By Danielle Nicholson. Last Updated 12th December 2022. Car insurance excess fees are a fee which a car insurance provider charges a policyholder, should they need to claim on their insurance. The policyholder either has to pay the excess fee before they claim on their car insurance. Or the insurance company will deduct the excess fee from the policyholder’s compensation payout. If you have an excess of £200 on your car insurance policy and you claim £1,000, you will receive £800 after your excess fee has been deducted.
If your car is damaged in a rear-end car accident who pays your excess fee? Do you have to pay an excess if the accident is not your fault? If you claim compensation on your own insurance after a car accident, you will always have to pay your excess fee. However, if another party is at fault for your accident, you may be able to claim the cost of the excess fees from them. Additionally, if you have been injured because of a rear-end car accident that was not your fault, you may be eligible to claim compensation for your injuries. Your compensation payout can also include reimbursement for the cost of repairs to your vehicle and your excess fee.
Contact Advice Today
To begin your personal injury claim for a car accident that was not your fault, call Advice.co.uk today for your free telephone assessment. A trained claims specialist advisor can provide you with free legal advice on claiming compensation for a rear-end car accident. If we can see that you are eligible to claim compensation, our panel of solicitors will start working on your case right away. To begin your claim call us on 0161 696 9685. Alternatively, fill out our online accident claims form to begin your claim.
Select A Section
- A Guide To Car Accident Who Pays Excess Fees
- Rear End Car Accident Compensation Calculator
- Examples Of Additional Damages For Rear End Car Accident Claims
- What Are Rear End Car Accidents?
- What Are Car Insurance Excess Fees?
- Why Do Insurance Companies Charge Excess Fees?
- How To Claim Back Your Insurance Excess?
- Do I Have To Pay Excess Fees If Someone Hits My Car?
- Split Liability Car Accidents
- No Win No Fee Claims For Rear End Car Accident Excess Fees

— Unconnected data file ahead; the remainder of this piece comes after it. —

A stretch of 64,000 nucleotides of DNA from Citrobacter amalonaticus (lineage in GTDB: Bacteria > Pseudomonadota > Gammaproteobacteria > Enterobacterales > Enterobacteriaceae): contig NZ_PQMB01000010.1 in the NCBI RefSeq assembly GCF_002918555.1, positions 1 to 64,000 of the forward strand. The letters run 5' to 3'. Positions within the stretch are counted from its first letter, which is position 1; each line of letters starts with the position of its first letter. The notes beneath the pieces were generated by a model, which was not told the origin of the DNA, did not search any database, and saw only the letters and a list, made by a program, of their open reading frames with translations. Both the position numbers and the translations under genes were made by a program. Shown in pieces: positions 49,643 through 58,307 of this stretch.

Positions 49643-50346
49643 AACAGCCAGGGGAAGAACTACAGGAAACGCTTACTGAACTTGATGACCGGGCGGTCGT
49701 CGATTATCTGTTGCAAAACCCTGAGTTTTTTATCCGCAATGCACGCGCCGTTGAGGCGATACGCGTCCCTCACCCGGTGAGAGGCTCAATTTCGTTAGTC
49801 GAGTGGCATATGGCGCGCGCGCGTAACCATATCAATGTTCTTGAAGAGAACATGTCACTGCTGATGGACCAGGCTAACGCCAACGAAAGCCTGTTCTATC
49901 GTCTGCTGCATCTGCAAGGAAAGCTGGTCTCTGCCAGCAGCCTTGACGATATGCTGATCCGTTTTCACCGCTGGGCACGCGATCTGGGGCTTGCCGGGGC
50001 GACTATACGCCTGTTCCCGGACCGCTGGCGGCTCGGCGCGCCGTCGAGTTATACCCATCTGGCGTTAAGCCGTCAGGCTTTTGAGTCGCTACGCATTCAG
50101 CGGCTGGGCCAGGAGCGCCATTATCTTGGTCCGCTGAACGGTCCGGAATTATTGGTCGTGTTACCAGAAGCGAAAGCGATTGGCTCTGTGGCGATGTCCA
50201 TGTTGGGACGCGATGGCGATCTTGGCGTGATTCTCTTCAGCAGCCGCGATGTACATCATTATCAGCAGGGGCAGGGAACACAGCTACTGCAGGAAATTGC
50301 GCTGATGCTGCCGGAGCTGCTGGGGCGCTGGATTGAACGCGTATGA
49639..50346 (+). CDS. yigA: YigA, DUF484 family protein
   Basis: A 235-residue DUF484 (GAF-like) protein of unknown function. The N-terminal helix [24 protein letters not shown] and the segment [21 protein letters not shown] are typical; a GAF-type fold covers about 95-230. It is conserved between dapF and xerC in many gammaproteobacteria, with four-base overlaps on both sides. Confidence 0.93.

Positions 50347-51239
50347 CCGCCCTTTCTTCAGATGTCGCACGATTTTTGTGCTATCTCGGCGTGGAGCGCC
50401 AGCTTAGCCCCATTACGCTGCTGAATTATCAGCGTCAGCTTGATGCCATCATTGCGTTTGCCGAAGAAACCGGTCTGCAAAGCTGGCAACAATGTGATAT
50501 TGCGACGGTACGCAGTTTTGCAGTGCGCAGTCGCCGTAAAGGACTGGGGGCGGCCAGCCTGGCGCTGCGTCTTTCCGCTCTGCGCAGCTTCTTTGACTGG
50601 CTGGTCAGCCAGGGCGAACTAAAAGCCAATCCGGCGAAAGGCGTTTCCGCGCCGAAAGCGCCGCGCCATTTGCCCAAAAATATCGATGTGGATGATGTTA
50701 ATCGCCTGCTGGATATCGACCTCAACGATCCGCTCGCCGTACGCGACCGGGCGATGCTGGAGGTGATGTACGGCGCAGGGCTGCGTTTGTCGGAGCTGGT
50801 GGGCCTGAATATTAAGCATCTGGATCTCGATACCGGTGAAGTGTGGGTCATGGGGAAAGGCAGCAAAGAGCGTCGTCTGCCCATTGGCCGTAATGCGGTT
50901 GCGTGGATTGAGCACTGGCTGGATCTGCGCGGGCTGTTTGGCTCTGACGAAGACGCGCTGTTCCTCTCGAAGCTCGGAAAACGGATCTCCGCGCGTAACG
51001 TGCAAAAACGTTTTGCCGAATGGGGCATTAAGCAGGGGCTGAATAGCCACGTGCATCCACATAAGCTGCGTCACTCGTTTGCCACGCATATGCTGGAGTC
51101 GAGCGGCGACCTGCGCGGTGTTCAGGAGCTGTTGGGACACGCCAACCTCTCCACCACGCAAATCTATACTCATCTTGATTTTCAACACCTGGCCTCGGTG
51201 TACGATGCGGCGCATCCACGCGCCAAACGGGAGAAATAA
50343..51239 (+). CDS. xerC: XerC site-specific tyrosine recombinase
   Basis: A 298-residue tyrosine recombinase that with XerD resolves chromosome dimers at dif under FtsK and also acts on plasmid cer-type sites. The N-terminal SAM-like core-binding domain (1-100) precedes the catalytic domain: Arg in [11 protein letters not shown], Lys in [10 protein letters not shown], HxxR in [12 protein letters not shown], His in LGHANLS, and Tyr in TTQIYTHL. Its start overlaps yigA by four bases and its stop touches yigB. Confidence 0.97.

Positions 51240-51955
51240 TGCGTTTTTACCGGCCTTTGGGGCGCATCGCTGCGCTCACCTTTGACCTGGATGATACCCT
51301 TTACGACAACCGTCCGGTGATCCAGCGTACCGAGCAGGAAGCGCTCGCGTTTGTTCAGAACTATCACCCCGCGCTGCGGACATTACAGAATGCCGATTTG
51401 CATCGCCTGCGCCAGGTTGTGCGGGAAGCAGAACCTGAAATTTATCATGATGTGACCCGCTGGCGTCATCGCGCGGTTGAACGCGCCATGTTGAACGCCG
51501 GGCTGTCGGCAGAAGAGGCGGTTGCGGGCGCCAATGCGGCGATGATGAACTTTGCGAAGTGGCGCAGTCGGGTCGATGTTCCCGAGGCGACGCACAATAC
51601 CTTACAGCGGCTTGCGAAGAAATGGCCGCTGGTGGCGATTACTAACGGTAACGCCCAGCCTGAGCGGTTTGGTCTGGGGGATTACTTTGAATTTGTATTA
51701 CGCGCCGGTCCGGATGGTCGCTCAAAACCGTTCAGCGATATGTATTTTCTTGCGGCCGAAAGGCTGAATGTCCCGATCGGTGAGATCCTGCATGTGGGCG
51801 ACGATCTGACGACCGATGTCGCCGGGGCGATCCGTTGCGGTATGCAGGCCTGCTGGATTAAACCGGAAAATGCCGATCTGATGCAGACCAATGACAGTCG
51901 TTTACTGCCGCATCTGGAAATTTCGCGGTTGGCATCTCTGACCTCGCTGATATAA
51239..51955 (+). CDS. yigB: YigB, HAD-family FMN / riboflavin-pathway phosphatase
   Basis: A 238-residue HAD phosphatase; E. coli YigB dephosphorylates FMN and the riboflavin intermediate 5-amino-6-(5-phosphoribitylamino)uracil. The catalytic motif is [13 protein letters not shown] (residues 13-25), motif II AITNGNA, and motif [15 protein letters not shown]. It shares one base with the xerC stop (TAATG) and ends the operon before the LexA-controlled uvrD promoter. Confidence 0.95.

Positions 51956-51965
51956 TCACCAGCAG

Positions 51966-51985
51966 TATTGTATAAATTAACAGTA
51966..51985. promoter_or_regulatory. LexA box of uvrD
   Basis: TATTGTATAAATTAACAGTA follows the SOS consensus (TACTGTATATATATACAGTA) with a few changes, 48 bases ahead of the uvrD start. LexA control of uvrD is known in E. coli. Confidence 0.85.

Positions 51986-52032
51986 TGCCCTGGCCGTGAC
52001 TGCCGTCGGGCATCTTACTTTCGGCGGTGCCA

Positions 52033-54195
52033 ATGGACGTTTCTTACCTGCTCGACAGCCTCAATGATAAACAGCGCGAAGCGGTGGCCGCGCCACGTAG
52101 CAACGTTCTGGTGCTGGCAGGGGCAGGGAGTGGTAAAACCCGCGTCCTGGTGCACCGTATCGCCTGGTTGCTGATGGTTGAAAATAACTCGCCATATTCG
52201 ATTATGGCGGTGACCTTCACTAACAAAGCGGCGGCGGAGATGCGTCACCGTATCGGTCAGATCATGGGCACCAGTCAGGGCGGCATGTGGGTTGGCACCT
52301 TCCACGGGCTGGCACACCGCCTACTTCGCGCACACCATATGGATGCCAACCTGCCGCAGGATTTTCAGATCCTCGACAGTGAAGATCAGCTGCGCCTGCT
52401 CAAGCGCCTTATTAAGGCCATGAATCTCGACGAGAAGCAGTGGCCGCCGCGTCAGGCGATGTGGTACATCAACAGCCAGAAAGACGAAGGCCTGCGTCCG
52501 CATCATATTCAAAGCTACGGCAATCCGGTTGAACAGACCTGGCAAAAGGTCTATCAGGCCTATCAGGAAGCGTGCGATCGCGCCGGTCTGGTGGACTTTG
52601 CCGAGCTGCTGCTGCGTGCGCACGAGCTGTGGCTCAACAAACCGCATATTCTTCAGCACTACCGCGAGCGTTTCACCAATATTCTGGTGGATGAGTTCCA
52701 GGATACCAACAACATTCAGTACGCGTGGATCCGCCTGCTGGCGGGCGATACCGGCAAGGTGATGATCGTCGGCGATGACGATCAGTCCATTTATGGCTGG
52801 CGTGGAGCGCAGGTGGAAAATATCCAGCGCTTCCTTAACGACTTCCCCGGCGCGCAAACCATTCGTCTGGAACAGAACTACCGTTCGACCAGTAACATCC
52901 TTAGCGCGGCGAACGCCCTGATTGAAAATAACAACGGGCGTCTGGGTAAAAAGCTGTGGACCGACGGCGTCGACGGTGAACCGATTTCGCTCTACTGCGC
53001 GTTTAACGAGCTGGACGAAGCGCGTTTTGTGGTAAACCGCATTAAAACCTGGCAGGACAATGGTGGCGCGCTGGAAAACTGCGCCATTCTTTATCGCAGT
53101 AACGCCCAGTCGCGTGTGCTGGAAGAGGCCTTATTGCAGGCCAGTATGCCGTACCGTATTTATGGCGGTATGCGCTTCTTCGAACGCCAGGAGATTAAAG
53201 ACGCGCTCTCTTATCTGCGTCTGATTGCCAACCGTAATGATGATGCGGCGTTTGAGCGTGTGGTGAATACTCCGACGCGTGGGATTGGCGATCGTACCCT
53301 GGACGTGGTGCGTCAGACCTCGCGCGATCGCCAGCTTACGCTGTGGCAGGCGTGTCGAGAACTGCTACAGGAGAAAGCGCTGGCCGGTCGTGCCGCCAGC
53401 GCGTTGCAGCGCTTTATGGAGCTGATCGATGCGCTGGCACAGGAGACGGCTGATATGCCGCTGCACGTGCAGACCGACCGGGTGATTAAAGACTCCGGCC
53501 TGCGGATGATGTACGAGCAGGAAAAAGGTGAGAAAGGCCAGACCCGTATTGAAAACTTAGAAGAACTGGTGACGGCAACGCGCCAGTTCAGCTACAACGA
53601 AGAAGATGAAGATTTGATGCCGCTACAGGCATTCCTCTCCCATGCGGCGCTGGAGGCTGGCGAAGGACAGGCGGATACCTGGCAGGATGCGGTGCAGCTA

- Speak To Our Expert Team
- More Information
Motor vehicle insurance is a legal requirement for all motorists in the UK. Therefore, driving without insurance is an offence. The minimum type of insurance drivers are required to have is third party insurance. If there is an accident third party insurance covers the cost of any damages that need to be paid out to another person for an injury, property damage or vehicle damage. Third-party insurance will not pay for damages to the driver’s own vehicle. Many drivers opt for fully comprehensive car insurance. Whilst not all policies are the same some include the following:
- Third-party damages.
- Fire and/or theft of a vehicle.
- The cost of belongings stolen from your vehicle.
- Medical or legal expenses, should you become injured.
- The cost of damages to your car following an accident.
- The cost of hiring a replacement vehicle following an accident.
- Some policies pay out compensation if you or a family member is killed in a car accident.
Who Pays The Excess?
If you need to make a claim on your car insurance policy you will have to pay a car insurance excess fee. Clients often ask us, “Do I pay an excess fee if an accident was not my fault?” If you have been involved in a car accident that was not your fault, you will still need to pay an excess fee when you claim using your own insurance. Even if they are going to be compensated by a fault third party. However, if the other party is liable for your accident, you may be eligible to claim compensation from them. This claim can include compensation for any injuries you have suffered and the cost of repairs to your car. You can also claim back the cost of your excess fee from the party at fault. We will provide you with advice on how to do so in this guide.